Separation. Divorce. Both of these are becoming increasingly commonplace in societies and cultures all over the world. Iranian filmmaker Asghar Farhadi tackles this matter with fierce intimacy in his 2011 award-winning film A Separation.
From the opening scene, Farhadi sets the tone for the film by placing the two middle-aged lead characters Nader and Simin (a married couple of 14 years) directly in front of the camera. The unhappily married couple discusses issues with their marriage in front of the off-screen family court judge, in which the two are actually looking directly at the camera lens, thus breaking the fourth wall, albeit somewhat indirectly.
Farhadi makes the viewer feel as though they are a part of Nader and Simin’s meeting, immediately creating a sense of inclusion with the audience.
Simin is a caring and concerned mother who wants to leave Iran and move somewhere safer that provides a healthier environment for their 11 year-old daughter, Termeh, to grow up in.
Meanwhile father/husband Nader believes Iran is a perfectly adequate country to inhabit and wishes to stay, partially so he can look after his father who suffers from Alzheimer’s disease but also because he sees nothing wrong with Iran.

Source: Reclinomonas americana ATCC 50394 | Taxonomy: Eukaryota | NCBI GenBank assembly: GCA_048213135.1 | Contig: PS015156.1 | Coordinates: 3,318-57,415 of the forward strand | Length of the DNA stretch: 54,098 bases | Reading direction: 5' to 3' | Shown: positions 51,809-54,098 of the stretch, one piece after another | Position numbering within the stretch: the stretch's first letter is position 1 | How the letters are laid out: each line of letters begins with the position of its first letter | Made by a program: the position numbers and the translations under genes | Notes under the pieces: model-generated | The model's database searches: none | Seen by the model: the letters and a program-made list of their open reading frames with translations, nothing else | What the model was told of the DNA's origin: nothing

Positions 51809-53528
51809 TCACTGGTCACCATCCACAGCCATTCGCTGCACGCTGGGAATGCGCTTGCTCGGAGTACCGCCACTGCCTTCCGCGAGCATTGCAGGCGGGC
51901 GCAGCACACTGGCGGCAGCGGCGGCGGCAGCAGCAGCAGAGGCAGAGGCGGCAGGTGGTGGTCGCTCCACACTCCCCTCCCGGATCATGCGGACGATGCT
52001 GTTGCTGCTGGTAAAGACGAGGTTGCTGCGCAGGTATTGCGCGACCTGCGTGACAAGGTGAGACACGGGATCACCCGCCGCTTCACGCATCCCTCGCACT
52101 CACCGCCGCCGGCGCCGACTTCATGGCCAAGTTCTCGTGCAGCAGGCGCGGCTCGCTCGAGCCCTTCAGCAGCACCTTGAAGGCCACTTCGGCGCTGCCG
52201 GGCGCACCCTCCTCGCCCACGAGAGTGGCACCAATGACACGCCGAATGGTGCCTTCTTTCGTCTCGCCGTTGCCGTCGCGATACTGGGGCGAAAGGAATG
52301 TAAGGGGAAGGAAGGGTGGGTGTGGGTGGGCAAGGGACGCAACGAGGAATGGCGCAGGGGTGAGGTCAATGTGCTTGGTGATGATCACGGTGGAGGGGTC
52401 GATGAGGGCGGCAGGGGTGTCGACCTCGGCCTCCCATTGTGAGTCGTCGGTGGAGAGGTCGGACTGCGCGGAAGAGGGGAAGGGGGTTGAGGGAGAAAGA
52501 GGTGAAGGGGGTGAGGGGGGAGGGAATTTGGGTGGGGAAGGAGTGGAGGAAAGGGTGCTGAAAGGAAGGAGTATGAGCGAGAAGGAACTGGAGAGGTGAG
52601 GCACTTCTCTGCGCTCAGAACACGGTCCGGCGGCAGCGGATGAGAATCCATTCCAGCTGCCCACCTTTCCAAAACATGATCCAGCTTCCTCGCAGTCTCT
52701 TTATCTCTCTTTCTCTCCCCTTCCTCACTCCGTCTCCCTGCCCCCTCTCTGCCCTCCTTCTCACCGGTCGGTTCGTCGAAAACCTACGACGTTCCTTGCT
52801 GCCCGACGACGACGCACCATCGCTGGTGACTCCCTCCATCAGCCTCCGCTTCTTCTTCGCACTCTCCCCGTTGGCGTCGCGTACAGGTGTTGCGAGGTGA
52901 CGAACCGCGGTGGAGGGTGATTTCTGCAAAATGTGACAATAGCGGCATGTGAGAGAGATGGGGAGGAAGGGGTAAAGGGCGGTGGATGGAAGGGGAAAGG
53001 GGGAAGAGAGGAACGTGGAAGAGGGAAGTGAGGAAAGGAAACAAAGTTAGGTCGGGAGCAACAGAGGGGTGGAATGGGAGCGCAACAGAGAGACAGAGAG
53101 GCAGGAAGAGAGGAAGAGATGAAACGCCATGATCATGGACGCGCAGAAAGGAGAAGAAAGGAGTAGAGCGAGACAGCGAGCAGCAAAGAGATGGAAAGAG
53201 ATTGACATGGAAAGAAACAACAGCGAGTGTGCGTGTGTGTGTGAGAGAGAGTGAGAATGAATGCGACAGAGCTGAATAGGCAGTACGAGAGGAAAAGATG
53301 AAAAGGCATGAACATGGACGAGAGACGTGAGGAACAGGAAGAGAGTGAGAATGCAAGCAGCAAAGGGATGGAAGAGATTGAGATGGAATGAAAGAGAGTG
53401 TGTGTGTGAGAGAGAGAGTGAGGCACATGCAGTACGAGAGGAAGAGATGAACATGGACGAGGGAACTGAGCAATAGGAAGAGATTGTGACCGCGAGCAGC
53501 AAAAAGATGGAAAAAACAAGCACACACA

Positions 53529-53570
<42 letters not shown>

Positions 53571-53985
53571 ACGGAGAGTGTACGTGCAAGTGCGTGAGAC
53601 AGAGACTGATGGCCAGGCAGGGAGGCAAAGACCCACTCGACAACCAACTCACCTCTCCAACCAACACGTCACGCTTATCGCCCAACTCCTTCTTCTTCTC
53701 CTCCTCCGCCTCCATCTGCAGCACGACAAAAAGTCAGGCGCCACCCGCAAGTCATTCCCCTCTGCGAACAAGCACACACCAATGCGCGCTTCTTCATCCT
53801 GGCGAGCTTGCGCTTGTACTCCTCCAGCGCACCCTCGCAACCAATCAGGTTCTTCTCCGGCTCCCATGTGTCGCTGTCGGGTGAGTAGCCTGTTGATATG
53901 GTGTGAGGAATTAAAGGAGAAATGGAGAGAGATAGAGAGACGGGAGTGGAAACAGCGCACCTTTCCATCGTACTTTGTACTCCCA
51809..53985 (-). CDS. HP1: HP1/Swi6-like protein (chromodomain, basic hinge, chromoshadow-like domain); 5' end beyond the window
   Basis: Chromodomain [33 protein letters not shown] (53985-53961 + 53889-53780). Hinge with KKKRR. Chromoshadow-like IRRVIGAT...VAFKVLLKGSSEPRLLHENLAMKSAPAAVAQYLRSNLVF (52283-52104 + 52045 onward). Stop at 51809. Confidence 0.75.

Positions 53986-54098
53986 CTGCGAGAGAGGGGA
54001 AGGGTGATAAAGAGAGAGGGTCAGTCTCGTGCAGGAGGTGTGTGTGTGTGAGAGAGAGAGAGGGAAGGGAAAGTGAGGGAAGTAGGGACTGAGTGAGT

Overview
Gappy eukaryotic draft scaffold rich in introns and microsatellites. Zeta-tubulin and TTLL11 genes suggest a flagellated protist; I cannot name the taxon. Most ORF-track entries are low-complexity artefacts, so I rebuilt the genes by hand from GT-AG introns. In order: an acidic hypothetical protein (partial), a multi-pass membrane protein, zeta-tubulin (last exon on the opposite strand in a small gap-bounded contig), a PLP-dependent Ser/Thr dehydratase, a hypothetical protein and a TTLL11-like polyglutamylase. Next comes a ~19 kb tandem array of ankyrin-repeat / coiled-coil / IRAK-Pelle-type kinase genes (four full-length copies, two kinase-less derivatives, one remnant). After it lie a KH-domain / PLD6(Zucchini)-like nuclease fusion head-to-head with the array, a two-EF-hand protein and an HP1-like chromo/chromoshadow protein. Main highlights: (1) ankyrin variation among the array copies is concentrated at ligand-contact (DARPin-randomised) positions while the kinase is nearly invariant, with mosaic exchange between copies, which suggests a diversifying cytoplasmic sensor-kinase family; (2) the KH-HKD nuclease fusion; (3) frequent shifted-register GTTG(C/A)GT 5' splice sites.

The story continues forward as both Nader and Simin live their lives (mostly) separate from one another. Termeh is the only connecting force between these two ex-lovers and accompanies them through their journey of separation. Things become rocky for the family when Nader hires a caretaker to look after his father while Nader works during the day. With his intricately plotted story, director Farhadi takes his viewers for an emotionally exhausting ride through the mishaps and adversity that one family experiences during a separation.
A Separation is not a censored or cleaned up version of what Western audiences have come to expect from break-up narrative films.
Farhadi has conceived a film that dives deep into the human cesspool of emotion and includes just the right amount of character study, creating an experience that flows seamlessly from one scene to the next. There are moments that portray raw emotion and reactions from characters that are believable and relatable to actual human experience.
Unfiltered through any sort of censorial lens yet by no means a graphic film, A Separation demonstrates genuine human responses to situations, something that modern Hollywood cinema tends to shy away from. Filled with both flawed choices and noble decisions, the characters (and actors of course) bring to light what tends to happen in our darkest and most private moments.
A Separation may not be the most uplifting or optimistic film created, but its sense of realism and accuracy to real life is surely one that both casual movie-goers and cinephiles will appreciate.
Join Trent Film Society for a FREE screening of this movie on Sept. 11 at 8pm in Artspace (378 Aylmer Street).